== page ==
The Lost Season of 2020

Written by Kade Turnage at GreenFox

Some looked forward to making their first start on the field. Some looked forward to competing in tournaments with their teammates. Others hoped to bring home a district championship. One thing Granbury High School student-athletes all had in common was that they didn’t get to walk off the field, leave the court, or get out of the pool with the knowledge that it would be the last time they did so in 2020. 

Granbury High School student-athletes went into their 2020 Spring sport campaigns with excitement and anticipation after putting in countless hours of offseason training. All athletes began their seasons in early 2020 and most had already participated in a few games or events by the beginning of March. Granbury’s baseball and softball teams had already hosted their home tournaments, the golf teams had competed in several events, and other sports such as track & field, tennis, and cross country were underway as well. Just as all things seemed to be going as planned, fears of the COVID-19 virus spread across the country like a wildfire.

According to the Granbury ISD 2019-2020 School Calendar, students would have returned from Spring break on March 15. On March 12th, the University Interscholastic League (UIL) suspended all sanctioned school athletics for two weeks to try and wait out the spread of the virus. A few days later, all 2020 Spring athletic events under UIL were permanently suspended meaning that senior GHS student-athletes had walked off the field for the last time. There was nothing they could say or do, there was no appeals process for these students to get back the sport that they loved, they just had to be at peace with the fact that their 2020 season had come to a close. 

The end of high school and transition into the real world is a huge part of a person’s life. Part of that transition for student-athletes is playing in a final home game. In a way, Senior night (the final home game of the year) is more significant to athletes than graduation. It’s a way of recognising all the blood, sweat, and tears put in over the past four years, and it signifies the end of a major period in a person’s life. All seniors involved in Spring sports never received that sense of closure. They were left out in the cold during one of the warmest months of the year.

Anyone who lives in Granbury can appreciate what local sports mean to a small town, and we wouldn’t have sports to celebrate without the athletes who work so hard to make Granbury proud both on and off the field. In light of the hard times that the last several months have brought, I was given the opportunity to interview three GHS student-athletes about their seasons this past year, how the pandemic has affected them, and what their plans are for the future.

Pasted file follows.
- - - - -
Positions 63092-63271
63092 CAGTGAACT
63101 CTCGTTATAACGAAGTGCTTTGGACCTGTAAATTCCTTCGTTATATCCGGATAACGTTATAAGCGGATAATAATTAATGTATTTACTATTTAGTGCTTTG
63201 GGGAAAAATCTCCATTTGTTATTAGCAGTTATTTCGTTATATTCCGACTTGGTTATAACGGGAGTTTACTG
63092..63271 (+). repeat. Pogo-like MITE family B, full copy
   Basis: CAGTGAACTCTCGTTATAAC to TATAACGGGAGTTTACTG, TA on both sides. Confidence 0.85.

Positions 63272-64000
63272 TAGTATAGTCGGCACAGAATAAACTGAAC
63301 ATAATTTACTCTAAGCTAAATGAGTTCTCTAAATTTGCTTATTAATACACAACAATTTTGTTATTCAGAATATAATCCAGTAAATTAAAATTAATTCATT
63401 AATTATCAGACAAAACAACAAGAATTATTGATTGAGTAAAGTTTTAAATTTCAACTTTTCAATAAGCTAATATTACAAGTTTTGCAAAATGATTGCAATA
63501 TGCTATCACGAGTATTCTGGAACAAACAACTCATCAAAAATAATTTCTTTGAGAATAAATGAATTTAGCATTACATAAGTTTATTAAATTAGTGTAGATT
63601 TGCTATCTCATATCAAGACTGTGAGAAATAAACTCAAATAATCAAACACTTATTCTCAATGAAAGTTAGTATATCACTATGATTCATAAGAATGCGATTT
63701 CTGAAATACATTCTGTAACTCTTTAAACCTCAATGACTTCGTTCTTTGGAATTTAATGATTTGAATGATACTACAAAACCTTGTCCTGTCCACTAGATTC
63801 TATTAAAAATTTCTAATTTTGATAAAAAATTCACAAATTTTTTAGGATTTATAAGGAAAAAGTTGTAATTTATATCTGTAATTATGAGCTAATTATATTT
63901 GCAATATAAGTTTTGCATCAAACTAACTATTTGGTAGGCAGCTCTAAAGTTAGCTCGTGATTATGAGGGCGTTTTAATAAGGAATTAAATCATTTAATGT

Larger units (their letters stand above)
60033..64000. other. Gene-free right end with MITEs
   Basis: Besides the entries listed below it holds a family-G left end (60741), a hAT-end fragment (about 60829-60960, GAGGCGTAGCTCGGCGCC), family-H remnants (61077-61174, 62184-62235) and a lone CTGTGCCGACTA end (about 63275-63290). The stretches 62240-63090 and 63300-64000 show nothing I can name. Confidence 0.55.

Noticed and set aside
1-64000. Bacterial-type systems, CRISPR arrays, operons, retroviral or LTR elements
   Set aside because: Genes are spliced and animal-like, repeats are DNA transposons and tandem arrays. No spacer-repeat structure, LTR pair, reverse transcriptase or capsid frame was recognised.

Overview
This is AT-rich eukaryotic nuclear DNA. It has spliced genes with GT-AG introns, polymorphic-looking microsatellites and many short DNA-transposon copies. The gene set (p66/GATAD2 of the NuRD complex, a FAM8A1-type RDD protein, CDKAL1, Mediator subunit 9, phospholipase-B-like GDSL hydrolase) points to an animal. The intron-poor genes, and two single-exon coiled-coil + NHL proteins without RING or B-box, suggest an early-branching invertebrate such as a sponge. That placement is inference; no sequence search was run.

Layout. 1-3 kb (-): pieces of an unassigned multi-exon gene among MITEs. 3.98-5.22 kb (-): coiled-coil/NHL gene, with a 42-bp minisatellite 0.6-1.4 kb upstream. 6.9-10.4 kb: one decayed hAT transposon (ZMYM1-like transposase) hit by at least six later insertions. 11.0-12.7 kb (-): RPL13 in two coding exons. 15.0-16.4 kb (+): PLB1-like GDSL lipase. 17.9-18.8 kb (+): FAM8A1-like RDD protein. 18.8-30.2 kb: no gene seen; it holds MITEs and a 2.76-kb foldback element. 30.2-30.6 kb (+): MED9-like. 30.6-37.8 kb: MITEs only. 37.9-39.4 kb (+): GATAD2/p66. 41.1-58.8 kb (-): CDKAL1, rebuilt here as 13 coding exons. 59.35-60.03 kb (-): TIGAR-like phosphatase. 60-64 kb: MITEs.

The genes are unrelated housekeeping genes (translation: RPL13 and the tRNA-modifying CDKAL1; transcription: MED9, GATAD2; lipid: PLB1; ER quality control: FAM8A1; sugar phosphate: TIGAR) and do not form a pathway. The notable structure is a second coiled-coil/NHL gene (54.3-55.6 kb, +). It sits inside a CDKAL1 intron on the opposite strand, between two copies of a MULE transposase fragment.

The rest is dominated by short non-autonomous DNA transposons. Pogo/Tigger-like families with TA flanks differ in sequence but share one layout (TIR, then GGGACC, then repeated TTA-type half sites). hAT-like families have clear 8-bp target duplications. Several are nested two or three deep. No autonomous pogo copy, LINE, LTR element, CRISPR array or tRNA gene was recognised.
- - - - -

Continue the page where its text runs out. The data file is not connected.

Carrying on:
The first athlete I sat down with was a senior member of the golf team, Jay Sherro. Jay has helped the golf team to success in many tournaments over the past few years and is going to  Texas Tech after high school. He hopes to play golf at Texas Tech while getting his degree and was very excited about the opportunity to go to school out in Lubbock. The second athlete I had the chance to talk to was Taylor Calcotte, a junior pitcher for the Pirate baseball squad in 2020. Taylor recently committed to attend and play for the Shockers of Wichita State in NCAA’s Division 1 American Athletic Conference. While there, Taylor hopes to earn his degree in sports medicine or kinesiology. The last athlete that I spoke with was Rayli Ruby, a senior outfielder for the Lady Pirate Softball team in 2020. Rayli is going on to play softball for the University of the Ozarks in Arkansas beginning this fall. She hopes to one day work in the pharmaceutical industry after her softball career is over. 

Despite the heartbreak of losing a major season of their high school careers, there was some good to come out of the cancellation of the season. Jay told me that his family had gotten closer over the course of the pandemic by playing board games and eating dinner together at the dining table, something that was hard to do while playing golf all the time. Taylor talked to me about how he was able to use the newfound freetime he had to focus on training for baseball and completing schoolwork. Rayli shared similar stories of getting to train and focus on softball while also getting to spend quality time with her family before she leaves for college in August. 

Despite their years being washed down the drain, all of these athletes radiated positivity and excitement while talking about the future. In a world where most of the news seems to be negative, Jay, Taylor, and Rayli exhibited something that we could all use in today’s environment: optimism. All three of them have bright futures ahead on and off the field and are bound to make Granbury proud.

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